Blazing the trail for women in law

06 March 2020
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From two female Partners to 17: how the gender divide is narrowing here at the region's largest law firm

Gender diversity is at an all-time high here at Wilkin Chapman, with females filling almost 70 per cent of our legal roles – from partners to trainee solicitors.

We're using International Women’s Day – Sunday, March 8 – to highlight the massive strides that have been made in the area of equal employment within its offices.

Over the last two decades the number of equity and fixed share Partners has risen from just two women to 17. While this does lag behind the number of men in these roles – with that total standing at 30 – the gender divide will continue to decrease with a high percentage of females coming through the ranks.

Latest employment figures show how:

  • Of 63 Senior Solicitors and solicitors at Wilkin Chapman, 44 are women;
  • There are 10 trainee solicitors and all those positions are filled by females.

Further to that, a gender diversity study that was compiled and released by us in autumn 2019 revealed how the support teams across our legal offices in Grimsby, Lincoln, Beverley and the Lincolnshire Wolds, are female dominated. The roles directly supporting the firm’s lawyers are 100 per cent filled by women, with 70 per cent of people within business and managerial support also being female.

Lisa Boileau, head of the Family department was the first woman to be appointed a Partner more than 15 years ago – followed, on her return from maternity leave, by the firm’s Head of the Wolds offices Claire Parker.

“When I was training to become a solicitor, I was invited to a business dinner. I walked in the room of approximately 200 people and counted eight women, including myself in the room. Now, I walk into a room and I don’t give it a second thought. I have no need to count,” said Lisa, who is attending Lincolnshire Showground’s International Women’s Day event on Friday alongside Partner and Head of Employment Law & HR Teresa Thomas, and other female colleagues.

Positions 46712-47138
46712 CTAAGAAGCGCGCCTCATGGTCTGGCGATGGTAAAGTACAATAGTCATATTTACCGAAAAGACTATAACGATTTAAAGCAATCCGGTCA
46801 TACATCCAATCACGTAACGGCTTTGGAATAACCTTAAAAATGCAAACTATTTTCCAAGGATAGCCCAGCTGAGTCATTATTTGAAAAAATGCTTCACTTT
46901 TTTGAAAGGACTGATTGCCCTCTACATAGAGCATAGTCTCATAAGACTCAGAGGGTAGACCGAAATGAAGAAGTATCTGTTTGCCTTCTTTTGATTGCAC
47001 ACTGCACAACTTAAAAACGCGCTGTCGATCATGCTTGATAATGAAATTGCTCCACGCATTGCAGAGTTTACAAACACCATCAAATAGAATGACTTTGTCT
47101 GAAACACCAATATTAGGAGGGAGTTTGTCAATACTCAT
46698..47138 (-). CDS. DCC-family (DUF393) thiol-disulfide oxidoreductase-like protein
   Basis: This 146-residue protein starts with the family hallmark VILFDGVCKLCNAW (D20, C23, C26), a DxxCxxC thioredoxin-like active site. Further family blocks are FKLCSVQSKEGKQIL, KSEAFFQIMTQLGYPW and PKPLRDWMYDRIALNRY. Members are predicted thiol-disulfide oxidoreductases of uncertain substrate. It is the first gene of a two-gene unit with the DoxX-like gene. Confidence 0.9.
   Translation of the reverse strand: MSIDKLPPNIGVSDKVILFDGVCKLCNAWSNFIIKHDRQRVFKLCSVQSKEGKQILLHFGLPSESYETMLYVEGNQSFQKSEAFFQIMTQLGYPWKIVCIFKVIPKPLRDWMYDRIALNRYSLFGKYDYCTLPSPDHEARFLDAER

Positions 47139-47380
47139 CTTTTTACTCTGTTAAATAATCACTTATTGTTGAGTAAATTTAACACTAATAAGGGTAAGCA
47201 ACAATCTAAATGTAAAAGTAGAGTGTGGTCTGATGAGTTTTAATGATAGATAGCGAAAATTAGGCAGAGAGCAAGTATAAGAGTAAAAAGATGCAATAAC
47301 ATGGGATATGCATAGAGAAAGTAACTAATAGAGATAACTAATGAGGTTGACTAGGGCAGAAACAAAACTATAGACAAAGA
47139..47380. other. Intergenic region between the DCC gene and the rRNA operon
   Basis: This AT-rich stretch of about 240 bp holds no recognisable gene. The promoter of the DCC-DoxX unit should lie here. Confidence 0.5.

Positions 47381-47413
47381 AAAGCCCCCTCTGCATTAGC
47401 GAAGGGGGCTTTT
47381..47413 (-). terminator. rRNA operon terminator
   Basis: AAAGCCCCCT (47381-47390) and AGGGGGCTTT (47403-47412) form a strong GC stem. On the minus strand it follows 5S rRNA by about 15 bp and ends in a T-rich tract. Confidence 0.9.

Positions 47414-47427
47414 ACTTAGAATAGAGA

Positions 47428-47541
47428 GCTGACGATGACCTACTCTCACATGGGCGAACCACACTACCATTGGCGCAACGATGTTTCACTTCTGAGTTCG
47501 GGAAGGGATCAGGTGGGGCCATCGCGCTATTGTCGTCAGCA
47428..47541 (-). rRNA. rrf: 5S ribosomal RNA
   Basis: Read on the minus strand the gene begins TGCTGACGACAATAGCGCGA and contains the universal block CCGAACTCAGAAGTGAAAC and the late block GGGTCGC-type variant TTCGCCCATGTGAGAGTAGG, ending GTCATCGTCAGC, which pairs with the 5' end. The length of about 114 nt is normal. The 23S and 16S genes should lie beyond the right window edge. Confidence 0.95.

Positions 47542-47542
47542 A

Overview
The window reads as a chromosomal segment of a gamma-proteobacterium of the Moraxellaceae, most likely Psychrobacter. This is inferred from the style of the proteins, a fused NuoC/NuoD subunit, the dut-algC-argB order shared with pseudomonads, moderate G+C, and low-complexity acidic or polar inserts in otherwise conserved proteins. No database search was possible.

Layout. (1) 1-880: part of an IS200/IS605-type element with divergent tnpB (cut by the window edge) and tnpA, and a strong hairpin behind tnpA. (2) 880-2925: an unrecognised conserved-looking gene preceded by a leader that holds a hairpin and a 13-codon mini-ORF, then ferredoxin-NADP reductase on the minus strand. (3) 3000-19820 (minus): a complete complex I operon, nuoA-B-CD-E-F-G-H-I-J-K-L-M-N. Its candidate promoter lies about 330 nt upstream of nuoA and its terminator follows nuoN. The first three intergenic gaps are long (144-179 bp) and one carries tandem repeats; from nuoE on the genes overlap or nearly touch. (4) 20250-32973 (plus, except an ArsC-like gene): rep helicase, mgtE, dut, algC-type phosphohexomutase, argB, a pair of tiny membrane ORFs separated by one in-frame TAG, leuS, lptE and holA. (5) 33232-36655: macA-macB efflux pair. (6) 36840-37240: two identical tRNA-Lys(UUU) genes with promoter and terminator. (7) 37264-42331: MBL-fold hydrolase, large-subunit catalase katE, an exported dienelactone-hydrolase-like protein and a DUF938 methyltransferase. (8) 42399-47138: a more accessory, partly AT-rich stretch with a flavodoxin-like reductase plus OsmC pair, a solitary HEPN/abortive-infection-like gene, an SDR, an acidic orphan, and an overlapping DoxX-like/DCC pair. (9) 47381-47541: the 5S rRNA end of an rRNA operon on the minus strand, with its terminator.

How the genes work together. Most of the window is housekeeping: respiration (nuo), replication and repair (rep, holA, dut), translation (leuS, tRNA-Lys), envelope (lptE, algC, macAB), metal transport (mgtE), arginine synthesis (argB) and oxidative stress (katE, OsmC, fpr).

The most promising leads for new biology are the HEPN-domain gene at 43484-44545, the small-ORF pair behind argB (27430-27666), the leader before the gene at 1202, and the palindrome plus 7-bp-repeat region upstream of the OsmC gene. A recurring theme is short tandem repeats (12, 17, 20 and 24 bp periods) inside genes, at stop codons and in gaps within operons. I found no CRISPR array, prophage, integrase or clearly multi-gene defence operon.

“I feel blessed not to have to give issues over gender equality a thought in my day-to-day life. Twenty years ago, the world was very different, and it is wonderful to see how much can change in one generation,” she added.

Claire agreed: “At that time, I do recall being extremely conscious of the heavy male dominance, I would be walking into a room full of suits. It was a massive thing, to be sitting surrounded by men,” recalled Claire.

“The progression made by Lisa and I certainly broke that mould at a time when women were possibly not encouraged to remain within the professional environment in the same way they are now. It was certainly a very proud moment and since then I am delighted to have seen the change,” she added.

For Senior solicitor Andrew Holt, gender has never been a consideration, instead what has been a focus has been the retention of talented individuals through the evolution of family friendly policies.

“I think we would all agree in the ethos that it is ‘family first’ with as much done as is possible to ensure that we happily accommodate family needs. It is not just about policy however, but an awareness of individuals’ circumstances and taking the time to understand, and that maybe either a male or female employee,” he said.

“In any profession now, we must look to attract and keep talented individuals and be proud to support them and watch their progression, whatever their gender,” he added.

Promoting ‘Collective Individualism’ and using #EachforEqual, International Women’s Day 2020 is highlighting how ‘collectively we can each help to create a gender equal world. For more go to

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